Import sector presents fresh opportunities

Even though the amount of imports in key product lines have increased, South African retailers are focusing on a narrower approach to delivering customer value.

Dr Greg Cline, Head of Corporate Accounts at Investec Import Solutions, says this presents importers with new prospects in challenging economic conditions.

South African imports increased by 11.3 percent from 2016 to 2017, with almost 45 percent of total imports by value purchased from Asian countries and European trade partners accounting for close on 33 percent of import sales to the country.

“Previously, people experimented with a variety of import goods that reflected an enthusiastic online shopping environment. However, physical stores have shifted their strategies and started delivering more specific ranges built around product recognition and quality. Of course, contributing to this is the tightening of household budgets especially when it comes to luxury goods,” says Dr Cline.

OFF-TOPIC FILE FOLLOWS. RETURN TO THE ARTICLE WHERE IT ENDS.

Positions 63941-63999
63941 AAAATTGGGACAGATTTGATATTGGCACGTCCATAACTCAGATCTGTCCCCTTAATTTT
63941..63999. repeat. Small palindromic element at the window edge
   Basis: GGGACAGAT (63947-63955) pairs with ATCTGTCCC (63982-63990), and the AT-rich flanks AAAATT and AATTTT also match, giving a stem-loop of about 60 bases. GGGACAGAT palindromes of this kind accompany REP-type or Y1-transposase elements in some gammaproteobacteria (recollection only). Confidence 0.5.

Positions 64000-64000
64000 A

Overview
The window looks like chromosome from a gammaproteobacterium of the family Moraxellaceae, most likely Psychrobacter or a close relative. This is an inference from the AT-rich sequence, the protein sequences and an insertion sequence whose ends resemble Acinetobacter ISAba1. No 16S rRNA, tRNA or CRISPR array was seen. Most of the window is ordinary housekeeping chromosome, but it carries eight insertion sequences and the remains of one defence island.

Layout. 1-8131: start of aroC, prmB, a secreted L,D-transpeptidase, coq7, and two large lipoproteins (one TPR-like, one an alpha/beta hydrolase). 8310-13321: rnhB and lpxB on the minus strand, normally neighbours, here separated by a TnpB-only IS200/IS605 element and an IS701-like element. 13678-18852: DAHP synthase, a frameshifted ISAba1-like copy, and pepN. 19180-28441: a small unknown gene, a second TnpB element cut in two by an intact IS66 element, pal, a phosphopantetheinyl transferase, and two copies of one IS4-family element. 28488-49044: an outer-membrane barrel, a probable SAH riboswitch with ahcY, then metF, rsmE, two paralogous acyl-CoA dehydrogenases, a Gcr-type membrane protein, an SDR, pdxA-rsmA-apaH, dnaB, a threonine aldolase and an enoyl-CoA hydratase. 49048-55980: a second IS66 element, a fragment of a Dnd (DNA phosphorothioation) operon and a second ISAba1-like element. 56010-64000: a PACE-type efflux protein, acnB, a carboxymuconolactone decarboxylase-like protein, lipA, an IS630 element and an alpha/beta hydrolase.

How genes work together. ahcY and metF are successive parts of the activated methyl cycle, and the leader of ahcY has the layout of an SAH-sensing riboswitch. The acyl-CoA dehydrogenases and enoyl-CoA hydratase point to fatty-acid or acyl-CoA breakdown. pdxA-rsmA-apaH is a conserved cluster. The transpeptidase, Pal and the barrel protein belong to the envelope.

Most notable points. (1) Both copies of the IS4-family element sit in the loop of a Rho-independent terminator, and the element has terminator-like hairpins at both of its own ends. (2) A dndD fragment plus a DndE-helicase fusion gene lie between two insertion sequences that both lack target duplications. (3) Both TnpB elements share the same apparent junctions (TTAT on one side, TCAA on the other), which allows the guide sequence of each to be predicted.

People are more selective when making retail purchases than in the past. This reflects broader economic concerns especially around the rising cost of petrol and education, inflation overtaking general wage increases, and the like.

But amidst all these challenges, are opportunities for importers who seek to deliver better value to their customers. “South Africa is an import economy. With this in mind, companies need to examine the affordability of goods, identify buying trends, and compare it with what is available from an online perspective.

Digital solutions can improve import efficiencies by streamlining the supply chain and enabling importers to be more bespoke with their approaches.”

Many companies have entered to factoring their debtors book with financial institutions. With the ability to access capital decreasing as banks are increasing retentions, businesses are looking for partnerships that enable growth.

“This has seen companies move away from a one-dimensional way of importing to one that is more reflective of the economic conditions.

“Being more innovative enables importers to consider the business goals more closely and understanding the capital needs required to hit future targets. Those who are more open to this shifting environment will be the ones that are positioned strongly for the competitive market,” concludes Dr Cline.


Article originally appeared in Export & Import Southern Africa: